Winter Solstice Celebration
The shortest day of the year. The thought fills one with dread as it approaches and hope on the day. After the Winter Solstice the hours of daily sunlight slowly lengthen inspiring a flurry of garden planning and celebrations.
There are 3 elements to a wonderful solstice celebration Giving Thanks, Giving Back and Reflection.
Give thanks to nature for all that has been provided to you. Its easy to take for granted everything this lovely planet provides for us each day.
My favorite way to give thanks is to make gifts to give to the wild birds that visit our back yard. In cool weather suet based treats are always a favorite. However in mild climates suet treats can get too soft to hold their form and can make a mess. That's when I break out the bird's favorite treats.
When I had a small flock of backyard hens I stumbled on dried mealworms and solider fly larvae. Sounds gross. BUT the birds love them and this celebration is all about them.
Wild birds also love these. The fat and protein is exactly what they need for the cool weather season. Toss in dried or fresh fruit and you will have a happy feathered party in your back yard!
As an avid gardener giving back is one of my favorite activities. Sowing wildflower seeds is always an easy gift to nature. Winter is a perfect time of year to broadcast wildflower seeds. Spring will bring a beautiful mass of flowers and a pollen and nectar feast for our pollinator friends.
This year I also added a generous selection of milkweeds to our seedling trays. I had no idea there was such a variety of milkweeds available! Since I have never grown them before I decided to try a few varieties to see what would work in our area. Terroir Seeds drew me in with a glorious selection of seeds they complied with the Arizona Milkweeds for Monarchs organization.
I purchased Arizona Milkweed, Horsetail Milkweed, Antelope/Spider Milkweed, Whorled Milkweed, Showy Milkweed, Broadleaf Milkweed, Swamp Milkweed, Common Milkweed, Butterfly Milkweed and Tropical Milkweed "Red Butter". After planting the seed trays I saw a recommendation to use seed trays that are at least 4 inches deep for milkweeds. However the warm season is right around the corner here in Arizona. So I'll transplant the seedlings as soon as they germinate into deeper pots. Hopefully my babies will survive! A few Monarchs passed through my yard last year. I'm hoping my menagerie of milkweed plants will provide a suitable habitat for them in the future.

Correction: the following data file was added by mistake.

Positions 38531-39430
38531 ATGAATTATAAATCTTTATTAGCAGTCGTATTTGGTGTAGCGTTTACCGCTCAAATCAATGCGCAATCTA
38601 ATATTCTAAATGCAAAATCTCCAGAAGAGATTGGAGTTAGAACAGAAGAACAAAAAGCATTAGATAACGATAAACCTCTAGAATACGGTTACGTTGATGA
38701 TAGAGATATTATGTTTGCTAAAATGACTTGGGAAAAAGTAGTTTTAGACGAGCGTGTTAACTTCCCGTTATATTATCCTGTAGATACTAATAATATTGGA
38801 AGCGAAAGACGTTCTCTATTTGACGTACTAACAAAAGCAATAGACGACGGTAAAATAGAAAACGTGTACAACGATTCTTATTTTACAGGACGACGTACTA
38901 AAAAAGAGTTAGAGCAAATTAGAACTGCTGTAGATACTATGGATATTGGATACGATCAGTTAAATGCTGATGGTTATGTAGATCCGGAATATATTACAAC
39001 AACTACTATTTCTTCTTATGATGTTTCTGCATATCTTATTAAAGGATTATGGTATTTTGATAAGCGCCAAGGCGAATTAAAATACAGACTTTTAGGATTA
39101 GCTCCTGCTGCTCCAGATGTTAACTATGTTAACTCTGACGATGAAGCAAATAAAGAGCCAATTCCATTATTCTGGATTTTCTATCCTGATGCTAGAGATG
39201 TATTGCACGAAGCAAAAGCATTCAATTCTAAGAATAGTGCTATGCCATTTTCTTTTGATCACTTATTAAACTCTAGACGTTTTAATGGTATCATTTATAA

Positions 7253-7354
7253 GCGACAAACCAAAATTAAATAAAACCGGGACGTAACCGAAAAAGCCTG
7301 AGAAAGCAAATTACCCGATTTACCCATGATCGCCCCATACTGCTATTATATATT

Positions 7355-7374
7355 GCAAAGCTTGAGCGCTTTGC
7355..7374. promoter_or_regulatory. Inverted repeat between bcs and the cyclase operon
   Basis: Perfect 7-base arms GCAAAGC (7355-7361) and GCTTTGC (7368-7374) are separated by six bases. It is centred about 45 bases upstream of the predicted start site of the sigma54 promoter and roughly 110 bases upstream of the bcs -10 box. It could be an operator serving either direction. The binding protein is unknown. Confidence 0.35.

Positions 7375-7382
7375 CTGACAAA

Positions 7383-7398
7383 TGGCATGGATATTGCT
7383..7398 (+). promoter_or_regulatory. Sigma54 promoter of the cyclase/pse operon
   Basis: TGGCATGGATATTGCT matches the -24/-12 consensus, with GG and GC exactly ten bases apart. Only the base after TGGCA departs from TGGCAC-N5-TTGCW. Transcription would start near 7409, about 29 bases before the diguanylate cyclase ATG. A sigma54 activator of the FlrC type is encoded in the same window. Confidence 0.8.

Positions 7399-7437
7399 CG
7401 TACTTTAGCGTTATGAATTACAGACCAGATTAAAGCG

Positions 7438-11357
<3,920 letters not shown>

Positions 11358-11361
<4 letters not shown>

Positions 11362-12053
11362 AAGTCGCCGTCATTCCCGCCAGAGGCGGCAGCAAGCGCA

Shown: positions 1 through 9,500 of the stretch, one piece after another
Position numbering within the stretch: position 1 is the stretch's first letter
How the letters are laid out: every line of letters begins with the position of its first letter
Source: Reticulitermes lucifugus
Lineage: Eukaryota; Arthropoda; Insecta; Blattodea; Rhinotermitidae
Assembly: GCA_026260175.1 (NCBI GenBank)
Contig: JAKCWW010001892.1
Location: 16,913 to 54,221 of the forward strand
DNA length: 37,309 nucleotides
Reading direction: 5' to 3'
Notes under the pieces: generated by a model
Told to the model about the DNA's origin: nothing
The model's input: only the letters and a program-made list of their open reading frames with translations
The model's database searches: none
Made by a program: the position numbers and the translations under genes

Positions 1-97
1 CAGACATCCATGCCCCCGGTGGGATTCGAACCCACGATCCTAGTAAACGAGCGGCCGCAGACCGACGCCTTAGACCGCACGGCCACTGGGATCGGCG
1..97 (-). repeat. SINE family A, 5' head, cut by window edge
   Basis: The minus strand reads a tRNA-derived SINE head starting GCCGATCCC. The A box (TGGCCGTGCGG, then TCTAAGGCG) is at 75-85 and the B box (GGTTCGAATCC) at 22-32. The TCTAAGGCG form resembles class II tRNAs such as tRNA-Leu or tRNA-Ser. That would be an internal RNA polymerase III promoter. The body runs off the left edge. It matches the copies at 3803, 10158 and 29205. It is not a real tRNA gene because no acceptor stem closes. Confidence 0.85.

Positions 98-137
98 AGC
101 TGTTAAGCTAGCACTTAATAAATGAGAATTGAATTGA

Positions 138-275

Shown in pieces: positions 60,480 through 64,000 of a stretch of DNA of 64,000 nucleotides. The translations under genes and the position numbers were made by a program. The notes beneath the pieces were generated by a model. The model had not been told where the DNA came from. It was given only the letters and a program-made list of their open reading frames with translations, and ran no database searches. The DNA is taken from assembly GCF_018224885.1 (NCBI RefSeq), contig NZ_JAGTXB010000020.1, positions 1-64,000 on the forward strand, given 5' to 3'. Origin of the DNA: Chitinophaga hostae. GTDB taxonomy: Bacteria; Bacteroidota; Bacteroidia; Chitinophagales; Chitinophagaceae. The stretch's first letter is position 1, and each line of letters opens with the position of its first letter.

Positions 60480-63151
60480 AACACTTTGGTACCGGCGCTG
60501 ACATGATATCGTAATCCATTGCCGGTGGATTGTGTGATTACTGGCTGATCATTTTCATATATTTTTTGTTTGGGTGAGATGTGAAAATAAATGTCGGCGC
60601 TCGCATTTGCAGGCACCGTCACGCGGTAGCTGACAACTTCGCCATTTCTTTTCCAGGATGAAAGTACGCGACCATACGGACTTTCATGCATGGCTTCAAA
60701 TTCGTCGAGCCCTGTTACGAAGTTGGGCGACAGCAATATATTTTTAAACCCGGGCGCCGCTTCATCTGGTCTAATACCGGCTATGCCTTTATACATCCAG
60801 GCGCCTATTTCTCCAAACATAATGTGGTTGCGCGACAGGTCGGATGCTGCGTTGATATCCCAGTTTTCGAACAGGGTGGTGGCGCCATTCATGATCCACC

I often visit public gardens to find inspiration for future gardens. A trip to the Boyce Thompson Arboretum in early fall was an inspiration. Thousands of butterflies everywhere! Proving if we provide habitat nature will flourish. About 60 miles east of Phoenix, Arizona the Boyce Thompson Arboretum is an easy day trip to a plant lovers paradise. It is Arizona's largest arboretum spanning 343 acres in the Sonoran Desert. Full of inspiration the Arboretum's collection includes desert plants from the United States, Mexico, Australia, Madagascar, India, China, Japan, Israel, South America, the Middle East, Africa, the Mediterranean, and the Arabian Peninsula.
My husband and I realized we could do much more in our yard and we love butterflies! It is a win win situation. Of course after witnessing this beautiful spectacle I wanted 20 Red Bird of Paradise plants for our yard! They get pretty large so we have settled on 3 for now.
Finding a quite place or moment to reflect on the current year and our intentions for the next can bring immense peace and joy. Cultivating a sense of mindfulness has been shown to improve mood, increase positive emotions, decrease anxiety, emotional reactivity and job burnout.
A technique I use to ease into the moment is to notice my breath. Am I breathing fast and shallow while consumed with racing thoughts? Then I can make the choice to consciously slow and deepen my breath. Another method is to notice details. This works particularly well on those days when I'm supposed to be outside enjoying myself only to realize I'm obsessing about work or family. I focus on something near by. A flower for instance. Then I note the color, count the petals and focus on appreciating its existence in that moment.
Bringing intention and mindfulness to the coming year can lay the foundation for a satisfying and wonderful existence in harmony with our natural world.
In the evening light a candle to celebrate the return of light to our days.
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